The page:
Since the first half of April TV panel prices have dropped as follows:
- 32" panels are down 27% ($140) to $375
- 37" panels are down 23% ($170) to $570
- 40" panels are down 18% ($155) to $720 - good news for Samsung, the only supplier in this format
- 42" panels are down 24% ($235) to $750
Televisions with these low priced panels will be reaching the stores well in time for the holiday season. Traditional wisdom says that high end TVs have a high elasticity of demand. Price drops of this kind are indicative of average price reductions to the consumer by the end of this quarter of ~$700 for 42" LCD TVs and ~$400 for 32" LCD TVs.
This should lead to much higher sell-through. The current pricing levels are well below the assumed panel prices for which the annual forecast of 42M TVs was made by leading industry analyst Display Search.
The second half of this year is therefore the moment of truth for the LCD industry:
- Will prices stabilize later this quarter as brands ramp up for the holiday season? Probably they will, and while 32" prices might rise a little, it's hard to imagine 42" prices going back up. It's going to continue being tough for panel manufacturers to achieve attractive margins.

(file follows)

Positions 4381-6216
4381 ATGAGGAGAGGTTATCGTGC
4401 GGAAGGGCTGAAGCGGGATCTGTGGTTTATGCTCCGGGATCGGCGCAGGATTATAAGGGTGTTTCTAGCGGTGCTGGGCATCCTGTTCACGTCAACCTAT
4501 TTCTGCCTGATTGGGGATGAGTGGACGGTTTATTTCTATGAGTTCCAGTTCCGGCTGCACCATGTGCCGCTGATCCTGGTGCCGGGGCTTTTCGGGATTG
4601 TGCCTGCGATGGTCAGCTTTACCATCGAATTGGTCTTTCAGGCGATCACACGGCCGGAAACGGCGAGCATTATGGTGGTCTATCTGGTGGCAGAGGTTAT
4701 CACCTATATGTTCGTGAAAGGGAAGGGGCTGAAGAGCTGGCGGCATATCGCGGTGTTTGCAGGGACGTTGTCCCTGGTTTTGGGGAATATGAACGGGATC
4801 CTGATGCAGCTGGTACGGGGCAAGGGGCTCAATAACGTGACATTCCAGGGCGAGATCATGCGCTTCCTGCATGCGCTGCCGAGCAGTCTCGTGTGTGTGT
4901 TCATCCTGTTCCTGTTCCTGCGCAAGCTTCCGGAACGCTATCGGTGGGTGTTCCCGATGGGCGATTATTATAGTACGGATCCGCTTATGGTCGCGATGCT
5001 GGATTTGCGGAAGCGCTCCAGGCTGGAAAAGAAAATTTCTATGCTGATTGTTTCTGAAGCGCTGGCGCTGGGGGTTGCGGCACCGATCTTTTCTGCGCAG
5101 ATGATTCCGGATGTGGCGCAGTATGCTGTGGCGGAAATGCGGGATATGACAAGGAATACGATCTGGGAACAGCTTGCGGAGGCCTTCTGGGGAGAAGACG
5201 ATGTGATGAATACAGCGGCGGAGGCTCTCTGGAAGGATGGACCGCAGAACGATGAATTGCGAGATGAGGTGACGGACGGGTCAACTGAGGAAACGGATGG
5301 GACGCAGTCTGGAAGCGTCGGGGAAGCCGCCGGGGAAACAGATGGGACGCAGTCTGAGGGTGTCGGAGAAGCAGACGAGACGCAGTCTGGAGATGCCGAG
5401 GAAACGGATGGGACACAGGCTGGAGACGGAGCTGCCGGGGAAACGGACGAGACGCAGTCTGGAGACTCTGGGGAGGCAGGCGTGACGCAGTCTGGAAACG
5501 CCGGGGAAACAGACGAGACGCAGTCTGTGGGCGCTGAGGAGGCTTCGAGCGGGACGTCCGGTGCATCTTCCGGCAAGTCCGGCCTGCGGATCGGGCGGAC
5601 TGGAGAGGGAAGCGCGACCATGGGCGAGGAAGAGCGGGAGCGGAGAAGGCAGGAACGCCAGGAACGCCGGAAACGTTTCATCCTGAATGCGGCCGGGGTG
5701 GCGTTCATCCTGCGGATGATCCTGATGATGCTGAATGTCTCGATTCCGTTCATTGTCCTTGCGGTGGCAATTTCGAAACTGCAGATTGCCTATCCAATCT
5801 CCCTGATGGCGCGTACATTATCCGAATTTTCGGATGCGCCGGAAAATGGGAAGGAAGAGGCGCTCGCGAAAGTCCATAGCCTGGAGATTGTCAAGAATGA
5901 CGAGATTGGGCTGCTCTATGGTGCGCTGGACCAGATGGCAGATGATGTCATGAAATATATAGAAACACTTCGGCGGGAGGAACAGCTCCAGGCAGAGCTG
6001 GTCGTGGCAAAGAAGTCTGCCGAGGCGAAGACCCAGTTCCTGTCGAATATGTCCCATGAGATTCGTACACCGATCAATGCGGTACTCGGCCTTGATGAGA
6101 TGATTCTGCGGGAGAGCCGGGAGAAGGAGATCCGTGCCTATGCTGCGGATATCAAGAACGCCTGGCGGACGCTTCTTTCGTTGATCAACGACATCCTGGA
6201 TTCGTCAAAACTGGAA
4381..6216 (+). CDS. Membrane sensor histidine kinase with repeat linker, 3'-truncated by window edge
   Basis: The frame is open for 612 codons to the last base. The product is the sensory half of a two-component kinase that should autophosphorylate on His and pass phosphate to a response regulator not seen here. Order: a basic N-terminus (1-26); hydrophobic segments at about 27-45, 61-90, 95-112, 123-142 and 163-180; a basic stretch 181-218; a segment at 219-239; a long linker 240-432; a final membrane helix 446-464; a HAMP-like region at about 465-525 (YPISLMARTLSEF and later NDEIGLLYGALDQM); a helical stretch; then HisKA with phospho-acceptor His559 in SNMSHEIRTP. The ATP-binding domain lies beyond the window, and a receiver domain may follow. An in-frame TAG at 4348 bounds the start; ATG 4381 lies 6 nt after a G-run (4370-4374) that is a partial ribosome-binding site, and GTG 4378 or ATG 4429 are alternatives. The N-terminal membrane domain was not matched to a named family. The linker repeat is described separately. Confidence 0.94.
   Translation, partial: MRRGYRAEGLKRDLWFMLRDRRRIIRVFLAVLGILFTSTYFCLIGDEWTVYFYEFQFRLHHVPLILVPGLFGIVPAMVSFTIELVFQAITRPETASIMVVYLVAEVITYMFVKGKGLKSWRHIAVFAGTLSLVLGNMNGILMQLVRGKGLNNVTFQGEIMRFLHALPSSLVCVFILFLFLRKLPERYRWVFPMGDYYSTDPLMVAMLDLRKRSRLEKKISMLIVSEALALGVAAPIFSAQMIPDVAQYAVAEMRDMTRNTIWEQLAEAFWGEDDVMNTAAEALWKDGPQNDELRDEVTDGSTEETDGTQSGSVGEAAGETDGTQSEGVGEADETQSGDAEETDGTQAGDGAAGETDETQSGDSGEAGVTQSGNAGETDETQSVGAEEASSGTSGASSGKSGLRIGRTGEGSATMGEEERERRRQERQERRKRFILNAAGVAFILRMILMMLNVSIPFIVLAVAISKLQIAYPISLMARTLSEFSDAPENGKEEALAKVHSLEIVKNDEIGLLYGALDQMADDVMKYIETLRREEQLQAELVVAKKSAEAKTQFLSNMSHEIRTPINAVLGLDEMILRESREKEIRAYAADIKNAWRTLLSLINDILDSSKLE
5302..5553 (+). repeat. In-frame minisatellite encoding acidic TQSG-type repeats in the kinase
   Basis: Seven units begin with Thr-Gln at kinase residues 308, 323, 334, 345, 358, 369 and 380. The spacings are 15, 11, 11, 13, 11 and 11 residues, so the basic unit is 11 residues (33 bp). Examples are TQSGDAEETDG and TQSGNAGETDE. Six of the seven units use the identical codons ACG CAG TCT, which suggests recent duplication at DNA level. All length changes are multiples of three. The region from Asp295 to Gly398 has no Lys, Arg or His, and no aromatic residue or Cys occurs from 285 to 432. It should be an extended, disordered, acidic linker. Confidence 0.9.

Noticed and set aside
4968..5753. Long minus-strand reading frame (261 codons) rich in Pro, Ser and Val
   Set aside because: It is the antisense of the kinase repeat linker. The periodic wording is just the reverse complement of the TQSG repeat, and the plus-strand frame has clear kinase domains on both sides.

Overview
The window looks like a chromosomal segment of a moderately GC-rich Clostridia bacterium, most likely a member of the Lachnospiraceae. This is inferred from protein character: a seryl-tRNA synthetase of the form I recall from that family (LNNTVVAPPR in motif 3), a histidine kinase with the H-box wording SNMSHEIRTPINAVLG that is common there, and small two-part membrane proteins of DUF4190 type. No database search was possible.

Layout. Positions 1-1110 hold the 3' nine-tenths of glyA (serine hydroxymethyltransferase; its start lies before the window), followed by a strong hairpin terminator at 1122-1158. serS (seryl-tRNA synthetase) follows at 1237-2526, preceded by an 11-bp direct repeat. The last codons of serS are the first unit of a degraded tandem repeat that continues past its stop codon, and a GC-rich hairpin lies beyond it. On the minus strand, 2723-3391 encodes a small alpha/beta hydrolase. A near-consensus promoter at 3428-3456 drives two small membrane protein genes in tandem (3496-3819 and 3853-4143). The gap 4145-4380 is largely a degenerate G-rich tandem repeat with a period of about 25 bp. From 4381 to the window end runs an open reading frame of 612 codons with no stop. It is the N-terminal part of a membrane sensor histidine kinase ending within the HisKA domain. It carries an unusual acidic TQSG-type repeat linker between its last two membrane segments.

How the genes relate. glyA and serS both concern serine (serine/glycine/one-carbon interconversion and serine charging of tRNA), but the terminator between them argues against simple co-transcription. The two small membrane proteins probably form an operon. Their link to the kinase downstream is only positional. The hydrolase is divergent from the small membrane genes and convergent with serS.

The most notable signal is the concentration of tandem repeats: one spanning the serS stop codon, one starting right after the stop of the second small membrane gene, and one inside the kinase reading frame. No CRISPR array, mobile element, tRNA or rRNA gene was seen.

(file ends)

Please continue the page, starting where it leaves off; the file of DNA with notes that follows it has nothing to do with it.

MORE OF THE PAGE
- Will these rockbottom prices really cause demand to jump? Probably. But, if not, inventories at the end of Q2 are going to be lookiing modest compared with what's coming. And if not, AU Optronics (NYSE:AUO) and Chi Mei Optoelectronics (Taiwan-traded) are going to be particularly vulnerable since they are not the main suppliers of volume to the biggest brands in the market.
- Will the consumer purchase 42" LCD TVs, now that they are going to be more or less equal in price to plasma? LG Philips LCD (NYSE:LPL) has its investment in a Gen 7.5 fab riding on this segment. They were stuck with high 42" inventory at the end of Q2.
- Will the Consumer Electronics brands see higher than expected revenue from this segment? In principle, the decrease in margin per unit should be more than compensated for by the increase in volume that should flow through. Or will the second tier and third tier brands selling through the discount channels be the main beneficiary of the open wallet of the cost sensitive customer, with the traditional brands suffering from the drop in revenue/unit?
More questions than answers, but go visit your local consumer electronics store once a month. See what products are on offer and at what price. Have a chat with the salespeople. And you'll know the answers before the next quarter's reporting season starts.